Improve your CV’s Personal Profile – Part 3: Best Achievement

by | Jul 24, 2018 | Career Blog, CV Writing

Improve your CV’s Personal Profile – Part 3: Best Achievement

by | Jul 24, 2018 | Career Blog, CV Writing

This article is part 3 of a 4 part series on improving your CV’s Personal Profile.

In this article I’ll take you through part 3 of my 4 part series on improving your CVs Personal Profile. Let’s look at Best Achievements and why this is the most under used writing tactic.

We’re halfway through this short series and already your Personal Profile should stand out that little bit more compared to other competing candidates. If this is the first article you’re reading in my 4 part series on How to Improve your CVs Personal Profile then I highly recommend reading the first two parts before reading further. 

Let’s look at the one writing tactic which is often underused, in fact almost left out entirely from many CVs. I call this writing tactic “Best Achievement”.

 

#3 Best Achievement

My biggest pet peeve by a country mile when it comes to reading CVs is that I hardly ever read about peoples achievements. Candidates simply do not put them in and I have heard many reasons why people do not add their key achievements to their CV. It’s great to show humility but when it comes to your CV your aim is to land an interview. By being overly humble you are just simply leaving out great facts about yourself. I want to encourage you to look back over your career and think about the works you were most proud of. These are likely to be great achievements. Put them in your CV. I want to know why you (as a candidate) are better than someone else. Tell me why you are better by highlighting an achievement or two, or three, or as many as you can!
Too many candidates believe their experience should speak for itself, and while that is true it is also incredibly risky to believe that all you need to do to stand out is to briefly list your experience. While this will help you stand out against a few other competing candidates, what do you think happens when I have to read and choose between 10 CVs which all demonstrate good experience? How will you ensure that you stand out amongst those candidates?

So why do few people put achievements in their CV? Well from talking to a lot of candidates and career coaching clients, it has become clear to me that most people do not consider much of their work as an achievement. This could be because we compare the great work we have done with the work people like Richard Branson has done, or we compare ourselves with people who have achieved colossal results. Sometimes we get this idea that we haven’t achieved enough unless we have made millions of pounds or built super large companies, or achieved a job title such as “Senior Vice President”. This is just not true. Achievements could be achieving great customer services reviews, completing particular projects which created great results for our company or our companies clients, or anything which had a real positive impact on ourselves, who we work for, our colleagues, our customers and clients, or anyone else.

So here is my tip – put your very best achievement in your CV’s Profile section. Try to use an achievement which is relevant to the vacancy you are applying for. This is only going to take an extra sentence in your profile and it should not be a long summary. Just enough to arouse the readers’ attention so that they will ask more about it at interview stage – and don’t forget, one the aims of our CV should be to encourage the recruiter/hiring manager to ask further questions about what we have written (after all, we want to create a good foundation for great discussions at interview stage).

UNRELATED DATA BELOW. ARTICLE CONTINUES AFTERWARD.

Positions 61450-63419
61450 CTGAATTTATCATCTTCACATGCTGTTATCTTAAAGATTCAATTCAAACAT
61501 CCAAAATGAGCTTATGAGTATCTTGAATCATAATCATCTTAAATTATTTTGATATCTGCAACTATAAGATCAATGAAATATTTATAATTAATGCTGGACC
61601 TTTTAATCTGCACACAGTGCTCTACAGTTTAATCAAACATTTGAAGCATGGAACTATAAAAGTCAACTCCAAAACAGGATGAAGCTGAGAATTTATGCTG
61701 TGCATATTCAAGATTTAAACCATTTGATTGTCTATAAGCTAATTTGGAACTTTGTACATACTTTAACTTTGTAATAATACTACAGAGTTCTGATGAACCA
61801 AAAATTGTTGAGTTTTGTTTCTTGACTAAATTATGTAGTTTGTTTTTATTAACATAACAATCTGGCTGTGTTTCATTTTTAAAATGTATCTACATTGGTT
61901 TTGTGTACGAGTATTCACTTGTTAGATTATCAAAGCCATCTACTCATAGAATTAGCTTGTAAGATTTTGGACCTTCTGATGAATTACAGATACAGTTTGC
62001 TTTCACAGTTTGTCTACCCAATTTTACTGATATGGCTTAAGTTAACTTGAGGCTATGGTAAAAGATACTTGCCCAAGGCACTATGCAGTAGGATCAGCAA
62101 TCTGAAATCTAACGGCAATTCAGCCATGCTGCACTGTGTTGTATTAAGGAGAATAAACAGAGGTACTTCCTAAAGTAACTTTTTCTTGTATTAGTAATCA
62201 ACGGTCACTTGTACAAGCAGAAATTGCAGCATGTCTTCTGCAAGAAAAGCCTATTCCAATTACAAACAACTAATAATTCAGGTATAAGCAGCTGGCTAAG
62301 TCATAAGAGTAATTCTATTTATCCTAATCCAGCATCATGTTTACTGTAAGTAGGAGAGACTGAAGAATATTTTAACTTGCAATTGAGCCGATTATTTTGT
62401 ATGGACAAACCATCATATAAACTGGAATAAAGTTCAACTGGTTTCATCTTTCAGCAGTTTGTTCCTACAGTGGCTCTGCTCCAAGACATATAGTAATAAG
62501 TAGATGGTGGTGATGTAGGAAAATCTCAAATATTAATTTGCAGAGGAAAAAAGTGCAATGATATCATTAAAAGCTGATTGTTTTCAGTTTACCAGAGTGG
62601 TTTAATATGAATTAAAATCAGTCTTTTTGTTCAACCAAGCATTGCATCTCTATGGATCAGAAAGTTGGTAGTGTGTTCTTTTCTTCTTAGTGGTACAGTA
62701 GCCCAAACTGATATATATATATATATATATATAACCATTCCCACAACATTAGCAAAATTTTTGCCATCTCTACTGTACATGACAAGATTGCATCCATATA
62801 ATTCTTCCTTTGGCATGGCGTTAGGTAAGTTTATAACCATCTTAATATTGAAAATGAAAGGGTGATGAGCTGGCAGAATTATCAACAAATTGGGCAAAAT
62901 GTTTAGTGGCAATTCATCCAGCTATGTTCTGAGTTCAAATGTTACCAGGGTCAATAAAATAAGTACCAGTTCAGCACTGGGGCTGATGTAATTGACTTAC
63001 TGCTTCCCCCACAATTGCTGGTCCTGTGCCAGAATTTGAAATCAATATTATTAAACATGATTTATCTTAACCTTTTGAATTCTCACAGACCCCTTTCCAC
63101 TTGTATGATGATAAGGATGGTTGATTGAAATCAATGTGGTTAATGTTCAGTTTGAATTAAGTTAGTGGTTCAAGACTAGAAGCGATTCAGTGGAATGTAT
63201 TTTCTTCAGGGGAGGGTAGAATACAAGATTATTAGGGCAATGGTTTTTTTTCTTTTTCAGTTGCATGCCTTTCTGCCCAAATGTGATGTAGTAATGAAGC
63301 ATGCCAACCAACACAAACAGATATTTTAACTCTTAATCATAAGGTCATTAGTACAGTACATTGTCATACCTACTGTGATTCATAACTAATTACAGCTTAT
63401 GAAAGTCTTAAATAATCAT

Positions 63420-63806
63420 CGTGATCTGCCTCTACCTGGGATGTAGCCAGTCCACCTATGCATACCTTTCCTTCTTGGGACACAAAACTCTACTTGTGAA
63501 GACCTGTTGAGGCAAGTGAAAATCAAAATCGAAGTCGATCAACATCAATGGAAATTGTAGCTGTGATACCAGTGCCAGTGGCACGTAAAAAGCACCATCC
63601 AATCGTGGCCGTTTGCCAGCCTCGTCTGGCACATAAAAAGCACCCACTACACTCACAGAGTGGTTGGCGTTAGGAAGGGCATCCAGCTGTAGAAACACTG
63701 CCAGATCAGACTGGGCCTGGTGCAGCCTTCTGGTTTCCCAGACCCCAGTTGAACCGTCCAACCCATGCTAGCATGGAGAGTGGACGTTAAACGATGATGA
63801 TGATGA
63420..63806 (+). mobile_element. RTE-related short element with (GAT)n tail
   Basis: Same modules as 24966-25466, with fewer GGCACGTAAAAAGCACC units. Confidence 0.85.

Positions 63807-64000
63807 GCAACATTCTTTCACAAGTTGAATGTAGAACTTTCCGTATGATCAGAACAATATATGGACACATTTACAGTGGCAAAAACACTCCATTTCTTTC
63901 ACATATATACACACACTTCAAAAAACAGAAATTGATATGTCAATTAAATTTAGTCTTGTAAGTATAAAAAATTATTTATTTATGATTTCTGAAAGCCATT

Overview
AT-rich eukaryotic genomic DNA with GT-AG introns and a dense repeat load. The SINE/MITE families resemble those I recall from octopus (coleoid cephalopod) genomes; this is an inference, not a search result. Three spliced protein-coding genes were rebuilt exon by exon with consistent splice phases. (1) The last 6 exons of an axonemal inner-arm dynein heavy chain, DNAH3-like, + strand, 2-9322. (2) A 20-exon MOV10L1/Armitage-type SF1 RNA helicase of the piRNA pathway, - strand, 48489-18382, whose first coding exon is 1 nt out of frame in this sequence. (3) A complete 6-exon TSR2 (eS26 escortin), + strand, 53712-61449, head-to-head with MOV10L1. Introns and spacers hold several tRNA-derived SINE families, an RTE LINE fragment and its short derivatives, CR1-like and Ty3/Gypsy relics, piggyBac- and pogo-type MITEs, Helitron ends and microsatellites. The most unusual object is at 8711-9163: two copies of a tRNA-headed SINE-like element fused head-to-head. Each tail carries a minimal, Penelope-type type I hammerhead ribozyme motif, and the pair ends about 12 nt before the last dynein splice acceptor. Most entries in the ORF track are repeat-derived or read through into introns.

Here is an example:

“One of my greatest achievements has been leading world class projects for our clients involved in the 2018 FIFA World Cup, which resulted in boosting our client’s revenue by over 300%.”

Sounds pretty good! But as I said, your achievement doesn’t have to be this big (as this is clearly a very big achievement with great results). It could also be something like this:

“One of my greatest achievements has been leading a national project to improve customer reviews of our services, which resulted in a 50% increase in bookings further leading to the expansion of our operations.”

 

What is the best way to determine what an achievement actually is?

Here is the short process I would go through to determine what I have achieved:

1. Make a list of situations where you performed exceptionally at work. Think of times where you really went above and beyond, or put in extra hours, or worked harder than the usual day to day norm

2. Write down the results of that performance. What was the outcome of that particular performance? Can you quantify those results into figures, monetary figures, or percentages? 

3. Finally, write down the knock-on effect of those results. What was the further outcome of your achievement? What effect did your achievement have on other people or other businesses? 

 

Speaking of Further Outcome, I am going to talk about this writing tactic in 4th and final part of our CV Personal Profile writing series. Check out the next blog post!

 

It’s great to show humility but when it comes to your CV your aim is to land an interview. By being overly humble you are just simply leaving out great facts about yourself. I want to encourage you to look back over your career and think about the works you were most proud of. These are likely to be great achievements.